Tesla's 'Affordable' Model 3 Costs a Bundle to Insure, Study Claims
The Model 3 was intended to be Tesla’s affordable alternative for the mass market and, for the most part, that’s what it has been. Granted, the automaker did opt to prioritize the production of higher trim levels as a way to maximize profitability. But, given its financial situation, it was an understandable strategy. The Model 3 is still the cheapest way to get into a Tesla. However, it’s not the cheapest vehicle to own — especially when it comes to insurance rates.
Last year, AAA said premiums on Tesla vehicles would likely go up 30 percent after reviewing data from the Highway Loss Data Institute. At the time, Tesla said the analysis was “severely flawed and is not reflective of reality.” But the auto club stated the HLDI’s findings matched its own research, as well as numerous other sources.
“Looking at a much broader set of countrywide data, we saw the same patterns observed in our own data, and that gave us the confidence to change rates,” said Anthony Ptasznik, chief actuary of AAA.
The contributing factors to the brand’s above-average insurance rate are twofold. For whatever reason, Tesla models are subject to an abnormally high number of incidents that result in insurance claims, but they’re also more expensive to fix. “Teslas get into a lot of crashes and are costly to repair afterward,” explained Russ Rader, spokesman for the Insurance Institute for Highway Safety, which operates as the HLDI’s parent organization. “Consumers will pay for that when they go to insure one.”
For the Model 3, the result is tragically high premiums. A recent study conducted by Gabi Personal Insurance Agency Inc. and posted by Automotive News shows the EV’s average insurance cost across 150 ZIP codes is $2,814 per year. That’s $35 less than the cost of insuring a Porsche 911, using the same metrics.
“In the last month we had more and more people coming in with Model 3, and they were all complaining about high insurance costs,” said Gabi CEO Hanno Fichtner. “We found cheaper deals for them, but not as cheap as we thought they would be. We even had customers tell us they are returning their Model 3 due to the high running costs.”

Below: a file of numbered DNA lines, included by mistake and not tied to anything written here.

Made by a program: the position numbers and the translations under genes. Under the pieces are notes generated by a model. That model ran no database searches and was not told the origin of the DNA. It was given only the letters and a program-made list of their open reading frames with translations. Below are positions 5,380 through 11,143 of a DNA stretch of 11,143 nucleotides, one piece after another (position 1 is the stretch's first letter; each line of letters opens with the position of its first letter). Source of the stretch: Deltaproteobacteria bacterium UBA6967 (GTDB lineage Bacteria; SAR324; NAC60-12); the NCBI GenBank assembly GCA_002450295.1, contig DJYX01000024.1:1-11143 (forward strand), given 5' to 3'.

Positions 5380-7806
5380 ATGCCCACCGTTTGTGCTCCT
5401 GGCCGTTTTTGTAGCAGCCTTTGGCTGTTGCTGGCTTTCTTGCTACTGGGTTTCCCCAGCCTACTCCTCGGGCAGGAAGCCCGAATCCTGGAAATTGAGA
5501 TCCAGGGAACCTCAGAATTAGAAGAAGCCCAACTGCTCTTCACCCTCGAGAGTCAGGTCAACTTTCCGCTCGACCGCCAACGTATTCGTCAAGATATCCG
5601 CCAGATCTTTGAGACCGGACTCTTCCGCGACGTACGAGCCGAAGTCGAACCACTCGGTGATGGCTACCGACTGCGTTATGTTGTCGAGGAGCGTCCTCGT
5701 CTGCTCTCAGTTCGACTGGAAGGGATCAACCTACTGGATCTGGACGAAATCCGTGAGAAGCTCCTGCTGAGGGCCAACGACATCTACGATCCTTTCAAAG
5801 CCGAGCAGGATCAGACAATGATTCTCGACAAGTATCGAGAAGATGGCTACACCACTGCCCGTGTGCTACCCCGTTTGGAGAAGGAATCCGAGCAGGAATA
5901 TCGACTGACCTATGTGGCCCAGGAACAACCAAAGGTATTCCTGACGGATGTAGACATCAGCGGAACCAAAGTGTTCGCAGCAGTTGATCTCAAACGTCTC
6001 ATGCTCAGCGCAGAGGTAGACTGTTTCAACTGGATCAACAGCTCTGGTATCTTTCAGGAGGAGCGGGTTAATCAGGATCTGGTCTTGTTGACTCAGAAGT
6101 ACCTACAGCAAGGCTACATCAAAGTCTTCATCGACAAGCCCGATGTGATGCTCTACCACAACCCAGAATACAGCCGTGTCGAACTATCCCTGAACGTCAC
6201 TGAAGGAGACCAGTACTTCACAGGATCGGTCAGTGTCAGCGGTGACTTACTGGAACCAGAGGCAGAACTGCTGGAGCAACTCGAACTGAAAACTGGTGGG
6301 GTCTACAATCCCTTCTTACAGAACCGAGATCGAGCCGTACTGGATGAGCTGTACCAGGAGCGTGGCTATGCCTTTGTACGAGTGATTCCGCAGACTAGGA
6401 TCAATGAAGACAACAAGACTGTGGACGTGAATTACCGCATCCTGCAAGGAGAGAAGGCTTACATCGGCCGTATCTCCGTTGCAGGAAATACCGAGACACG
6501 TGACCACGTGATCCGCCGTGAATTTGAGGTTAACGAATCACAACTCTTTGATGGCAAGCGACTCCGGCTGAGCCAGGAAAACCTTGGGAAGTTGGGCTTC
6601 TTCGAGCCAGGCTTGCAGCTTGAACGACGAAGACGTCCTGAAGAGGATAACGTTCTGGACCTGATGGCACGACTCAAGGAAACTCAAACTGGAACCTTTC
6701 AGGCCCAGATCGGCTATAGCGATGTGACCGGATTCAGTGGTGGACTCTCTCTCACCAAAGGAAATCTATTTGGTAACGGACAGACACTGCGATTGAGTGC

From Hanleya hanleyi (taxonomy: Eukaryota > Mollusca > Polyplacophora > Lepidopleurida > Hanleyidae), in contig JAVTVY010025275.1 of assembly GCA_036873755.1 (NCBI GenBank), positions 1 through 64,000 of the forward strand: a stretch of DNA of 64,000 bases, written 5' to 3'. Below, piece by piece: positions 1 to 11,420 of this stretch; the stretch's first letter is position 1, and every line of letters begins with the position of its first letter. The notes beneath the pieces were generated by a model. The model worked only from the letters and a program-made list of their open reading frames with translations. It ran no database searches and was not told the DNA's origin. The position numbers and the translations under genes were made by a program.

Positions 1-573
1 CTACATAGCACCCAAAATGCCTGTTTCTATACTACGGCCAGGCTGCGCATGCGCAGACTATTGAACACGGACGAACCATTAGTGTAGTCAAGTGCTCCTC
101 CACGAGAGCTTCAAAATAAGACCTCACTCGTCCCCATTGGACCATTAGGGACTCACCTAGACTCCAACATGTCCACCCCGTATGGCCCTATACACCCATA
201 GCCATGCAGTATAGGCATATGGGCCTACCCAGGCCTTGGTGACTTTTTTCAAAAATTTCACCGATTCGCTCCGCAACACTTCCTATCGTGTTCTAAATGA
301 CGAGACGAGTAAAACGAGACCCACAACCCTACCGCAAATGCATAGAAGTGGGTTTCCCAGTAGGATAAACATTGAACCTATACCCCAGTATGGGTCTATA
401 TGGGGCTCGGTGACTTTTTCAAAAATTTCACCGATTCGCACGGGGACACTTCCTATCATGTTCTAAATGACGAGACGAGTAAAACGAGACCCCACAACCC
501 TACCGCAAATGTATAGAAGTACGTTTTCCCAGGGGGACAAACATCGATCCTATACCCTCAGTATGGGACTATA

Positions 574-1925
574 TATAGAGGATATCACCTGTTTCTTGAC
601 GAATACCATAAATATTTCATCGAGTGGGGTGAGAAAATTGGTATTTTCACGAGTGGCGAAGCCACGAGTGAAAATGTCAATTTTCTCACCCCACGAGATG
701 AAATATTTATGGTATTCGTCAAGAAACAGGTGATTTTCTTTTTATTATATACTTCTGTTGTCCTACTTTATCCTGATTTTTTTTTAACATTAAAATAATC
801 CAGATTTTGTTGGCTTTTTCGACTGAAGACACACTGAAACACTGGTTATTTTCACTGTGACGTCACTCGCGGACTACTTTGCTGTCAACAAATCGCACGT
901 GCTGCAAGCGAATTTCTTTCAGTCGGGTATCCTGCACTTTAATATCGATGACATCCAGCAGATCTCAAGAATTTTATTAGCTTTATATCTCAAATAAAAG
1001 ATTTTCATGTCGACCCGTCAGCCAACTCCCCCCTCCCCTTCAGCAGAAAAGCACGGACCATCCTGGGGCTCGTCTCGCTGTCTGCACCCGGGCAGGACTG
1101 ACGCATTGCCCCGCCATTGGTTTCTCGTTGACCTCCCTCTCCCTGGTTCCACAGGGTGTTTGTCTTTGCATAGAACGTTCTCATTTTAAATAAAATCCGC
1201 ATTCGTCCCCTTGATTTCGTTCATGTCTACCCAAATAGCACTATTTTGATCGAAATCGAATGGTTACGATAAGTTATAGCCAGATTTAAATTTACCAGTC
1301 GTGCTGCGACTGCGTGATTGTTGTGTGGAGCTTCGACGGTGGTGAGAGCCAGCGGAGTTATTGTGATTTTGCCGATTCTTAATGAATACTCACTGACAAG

Those cheaper deals bottomed out at $1,958 annually, according to the study. But Gabi also found Model 3s with insurance payments as high as $3,644 per year. For the sake of comparison, the average cost to insure the Chevrolet Volt Premier was $2,102 annually while the Honda Civic LX was at $2,068. While insurance rates for EVs and hybrid vehicles are typically a little higher than their internal combustion rivals, the Model 3 seems quite a bit higher than average.
Our own cursory examination of Chevy Bolt insurance averages also yielded lower premiums, based on several responsible owners living in various states and Canadian territories. Direct comparisons using various insurance outlets also showed the Model 3 costing significantly more to insure than the Bolt, but not at a consistently predicable rate.
According to Fichtner, the high cost of replacement parts and Tesla-specific body shops are major contributors to the high costs. This is also why other Tesla vehicles cost so much to ensure. For example, Gabi’s analysis of the base Model X 75D showed insurance rates averaging $3,410 per year, which is only about $100 less than an Audi R8.
Tesla has commented on the insurance issue in the past, saying it would take steps to remedy the situation. But there’s not much it can do until it lowers the costs associated with repairs or convinces its customers to drive safer and make fewer claims. In the interim, do you homework if you’re considering an electric vehicle as your next car. They are not created equal in the all-knowing eyes of the insurance gods.
[Image: Tesla Motors]
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The government should stop insurance companies from discriminating against electric cars! Big Oil! Big Coal! Halliburton! Trump!
Keep in mind that from a parts perspective, there are likely very few aftermarket suppliers in the mix right now. And given the brand demographics I imagine most insureds would insist on OEM parts. That will have a huge impact on claim costs. Commenters who have gotten quotes significantly lower than the samples in the article will almost certainly have some combination of the following: a) An insurer who hasn't filed new rates and/or vehicle symbols for the Model 3 yet. b) An above-average CBUS score and/or very low tier placement. c) Almost every possible discount applied. d) A squeaky clean record. e) An insurer that writes only preferred or closed-population business (eg USAA). It's also worth mentioning that this article states that Model 3 rates are _increasing_. If you call your carrier and quote to add to an existing policy, you're getting a quote based on old rates -- if you called to start a new policy you might get a different rate.